A Catalyst for Community Resistance
When communities come together and create art, we are actively building power from the ground up. Art gives us the autonomy to reclaim our identities, and to re-envision our future of collective liberation. Marginalized communities have historically relied on the arts to nurture our spiritual lives and strengthen our collective voice. In the US, examples of the power of art to bring communities joy, pride, and help them revolutionize can be seen in Emory Douglas’ arts for the Black Panther Party, which promoted a new perception of Black beauty in America during the Black Power movement; or in the Chicanx mural movement in the 1960s and 1970s that celebrated the lives and history of Mexican-American, as well as fight for better political representation of the community.
In Vietnam, in 2016, stories about a prisoner of conscience making dolls behind bars as an act of resistance and therapy made the news among Vietnamese communities abroad. This story reminded us of Vietnamese revolutionist, Ho Chi Minh, and the famous collection of poetry that he wrote in prison in 1943, after being captured in China while on his quest to free Vietnam from French colonists.
Inspired by the history of arts and social movements, I also observe and practice art as a tool of liberation in my organizing work. Recently, I had the honor to work with seven women and femme artists to create arts for 2019 Women’s March on Washington. The arts helped us practice joy, pride, vulnerability, and trust, as each of us were able to tell our stories through our crafts, and had honest conversations about navigating our identities in the oppressive system we live in. We learned from each other, celebrated each other, engaged with local communities, and were able to see and hear one another all through the arts and collaborative art making. The art we created together helped us remain resilient within our communities and our work; and when shared with others, became a tool of resistance and awareness.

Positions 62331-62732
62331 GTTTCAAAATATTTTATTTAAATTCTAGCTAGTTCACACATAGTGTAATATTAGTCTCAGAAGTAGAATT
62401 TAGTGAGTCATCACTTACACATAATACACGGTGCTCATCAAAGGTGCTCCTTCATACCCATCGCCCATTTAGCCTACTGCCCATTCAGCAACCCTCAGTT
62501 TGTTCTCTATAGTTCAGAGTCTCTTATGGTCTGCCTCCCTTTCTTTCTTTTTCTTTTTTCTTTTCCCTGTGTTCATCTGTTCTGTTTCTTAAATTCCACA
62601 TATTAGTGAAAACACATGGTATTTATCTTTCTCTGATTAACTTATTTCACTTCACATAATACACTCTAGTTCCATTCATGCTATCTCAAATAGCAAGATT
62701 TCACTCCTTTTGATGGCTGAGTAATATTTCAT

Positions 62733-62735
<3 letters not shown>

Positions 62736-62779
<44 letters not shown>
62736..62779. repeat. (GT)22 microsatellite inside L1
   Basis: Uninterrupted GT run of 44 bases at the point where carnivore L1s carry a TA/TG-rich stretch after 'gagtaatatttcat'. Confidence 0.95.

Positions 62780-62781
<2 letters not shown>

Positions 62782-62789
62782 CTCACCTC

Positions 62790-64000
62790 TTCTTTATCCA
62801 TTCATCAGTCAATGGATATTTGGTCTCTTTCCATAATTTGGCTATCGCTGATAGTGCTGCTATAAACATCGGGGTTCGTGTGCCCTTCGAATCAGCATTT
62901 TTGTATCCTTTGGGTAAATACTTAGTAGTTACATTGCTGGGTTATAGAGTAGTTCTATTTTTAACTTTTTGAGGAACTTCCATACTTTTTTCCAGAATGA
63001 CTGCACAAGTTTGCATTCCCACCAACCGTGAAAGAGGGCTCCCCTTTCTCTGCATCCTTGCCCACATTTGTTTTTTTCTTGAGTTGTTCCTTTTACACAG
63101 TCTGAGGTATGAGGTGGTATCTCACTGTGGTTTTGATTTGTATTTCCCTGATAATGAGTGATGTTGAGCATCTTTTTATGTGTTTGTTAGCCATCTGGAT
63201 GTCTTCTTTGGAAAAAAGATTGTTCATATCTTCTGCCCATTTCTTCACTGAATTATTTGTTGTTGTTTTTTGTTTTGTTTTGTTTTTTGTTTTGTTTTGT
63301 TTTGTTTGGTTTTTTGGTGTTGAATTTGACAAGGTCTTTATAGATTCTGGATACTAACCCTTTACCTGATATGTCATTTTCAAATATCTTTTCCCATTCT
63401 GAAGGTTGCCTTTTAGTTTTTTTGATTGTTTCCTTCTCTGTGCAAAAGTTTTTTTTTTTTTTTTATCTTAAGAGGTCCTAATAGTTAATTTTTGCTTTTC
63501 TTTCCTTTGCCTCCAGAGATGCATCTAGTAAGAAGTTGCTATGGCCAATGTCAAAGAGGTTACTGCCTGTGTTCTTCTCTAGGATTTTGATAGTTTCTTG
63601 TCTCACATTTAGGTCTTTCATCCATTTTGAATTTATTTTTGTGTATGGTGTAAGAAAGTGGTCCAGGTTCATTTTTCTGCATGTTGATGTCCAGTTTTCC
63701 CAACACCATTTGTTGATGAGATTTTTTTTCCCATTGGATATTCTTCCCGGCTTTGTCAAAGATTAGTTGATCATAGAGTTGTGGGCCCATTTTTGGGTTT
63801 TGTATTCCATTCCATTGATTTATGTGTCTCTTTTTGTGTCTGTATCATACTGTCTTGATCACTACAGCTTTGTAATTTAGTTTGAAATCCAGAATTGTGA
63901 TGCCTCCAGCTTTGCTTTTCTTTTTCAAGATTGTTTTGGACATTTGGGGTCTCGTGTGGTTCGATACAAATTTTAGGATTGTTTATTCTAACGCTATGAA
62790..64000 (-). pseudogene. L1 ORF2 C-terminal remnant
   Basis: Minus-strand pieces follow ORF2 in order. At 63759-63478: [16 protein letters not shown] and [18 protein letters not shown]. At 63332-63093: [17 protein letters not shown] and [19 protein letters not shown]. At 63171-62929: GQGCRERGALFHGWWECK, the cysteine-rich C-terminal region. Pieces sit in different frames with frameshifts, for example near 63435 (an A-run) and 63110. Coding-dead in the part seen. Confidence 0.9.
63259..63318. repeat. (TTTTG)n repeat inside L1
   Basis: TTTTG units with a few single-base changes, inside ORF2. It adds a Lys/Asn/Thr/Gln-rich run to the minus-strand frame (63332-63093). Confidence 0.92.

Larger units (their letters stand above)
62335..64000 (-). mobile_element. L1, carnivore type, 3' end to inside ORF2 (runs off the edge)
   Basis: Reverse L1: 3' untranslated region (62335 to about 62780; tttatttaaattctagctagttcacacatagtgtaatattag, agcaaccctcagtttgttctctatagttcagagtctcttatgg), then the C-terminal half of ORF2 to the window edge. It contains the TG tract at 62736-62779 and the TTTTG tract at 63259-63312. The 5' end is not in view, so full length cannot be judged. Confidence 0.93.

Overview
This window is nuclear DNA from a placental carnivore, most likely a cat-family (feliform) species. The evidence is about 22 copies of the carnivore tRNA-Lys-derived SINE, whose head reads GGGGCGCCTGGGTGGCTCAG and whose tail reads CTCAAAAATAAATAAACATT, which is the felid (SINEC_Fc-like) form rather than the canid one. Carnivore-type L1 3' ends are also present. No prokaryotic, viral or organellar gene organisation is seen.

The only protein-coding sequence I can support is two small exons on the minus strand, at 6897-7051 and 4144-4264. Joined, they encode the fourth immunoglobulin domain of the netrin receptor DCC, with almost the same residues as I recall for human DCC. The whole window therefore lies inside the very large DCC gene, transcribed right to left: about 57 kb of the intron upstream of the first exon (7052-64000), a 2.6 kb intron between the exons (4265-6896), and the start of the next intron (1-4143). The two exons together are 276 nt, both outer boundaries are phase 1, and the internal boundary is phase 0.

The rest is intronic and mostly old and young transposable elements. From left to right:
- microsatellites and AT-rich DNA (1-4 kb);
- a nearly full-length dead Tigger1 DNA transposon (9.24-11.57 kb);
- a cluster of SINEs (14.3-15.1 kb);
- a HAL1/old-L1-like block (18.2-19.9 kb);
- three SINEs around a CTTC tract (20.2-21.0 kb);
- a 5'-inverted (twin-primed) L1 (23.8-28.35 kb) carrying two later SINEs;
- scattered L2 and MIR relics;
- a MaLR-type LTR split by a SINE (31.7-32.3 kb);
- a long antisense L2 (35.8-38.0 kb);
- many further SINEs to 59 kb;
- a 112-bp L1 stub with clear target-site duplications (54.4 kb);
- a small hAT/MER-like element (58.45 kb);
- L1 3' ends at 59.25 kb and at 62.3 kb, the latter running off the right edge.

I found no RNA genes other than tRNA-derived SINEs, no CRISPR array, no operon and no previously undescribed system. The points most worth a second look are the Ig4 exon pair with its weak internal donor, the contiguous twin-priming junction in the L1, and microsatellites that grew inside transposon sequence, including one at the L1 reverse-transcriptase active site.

Showing Up for One Another
The process of decolonizing our bodies and our tools does not just include unlearning our own oppressive habits, but also learning about others and how to show up for communities outside of our own. We need to recognize the interrelation of different oppressive structures and how they impact all communities, regardless of their relations to dominant culture; and we need to feel moved from our struggle to be heard and seen towards seeing and hearing others. In order to do this, it’s important we remain critical towards ourselves and our learning curves. When we’re sharing spaces with others, we need to give up our assumptions, judgment, what we consider to be our expertise, and instead position ourselves as active learners.
The Sanctuaries heavily shaped my approaches as well as practices in art and community organizing, especially when it comes to cross-cultural collaboration. As a community artist, I am called not only to create with my communities, but also with other communities who I’m taking up space in, or communities who exist alongside mine. The Sanctuaries helped me detach my ego from the creative process, as I was constantly given the opportunity to learn about others and surrender myself to the needs of communities.
One of the first workshops I led in collaboration with other Sanctuaries artists was about environmental justice with Muslim youth in the DMV area. Born and raised for 18 years in a Buddhist dominant country, I was not at all familiar with Islam. Creating art and leading this workshop required me learning about different verses in the Quran, different symbols and their meanings in the text, and adopted different ways of interpreting these texts as well as symbols.
From these first experiences, and many later on that I had working with communities whom I was not familiar with, I learned humbleness, vulnerability, honesty, and mutual accountability. Humbleness, as I was trusted to share spaces with these communities. Vulnerability, as I wear my heart on my sleeves every time I enter creative spaces, to be able to talk about my human experiences and hear those of others. Honesty, as I communicate with communities about my capacities as well as my growing edges. And lastly, mutual accountability, as I commit to growing and sharing the responsibilities to center and shift power to communities. This was only my starting point, and there’s much to be learned moving forward.
Header Photo: Vy Vu Art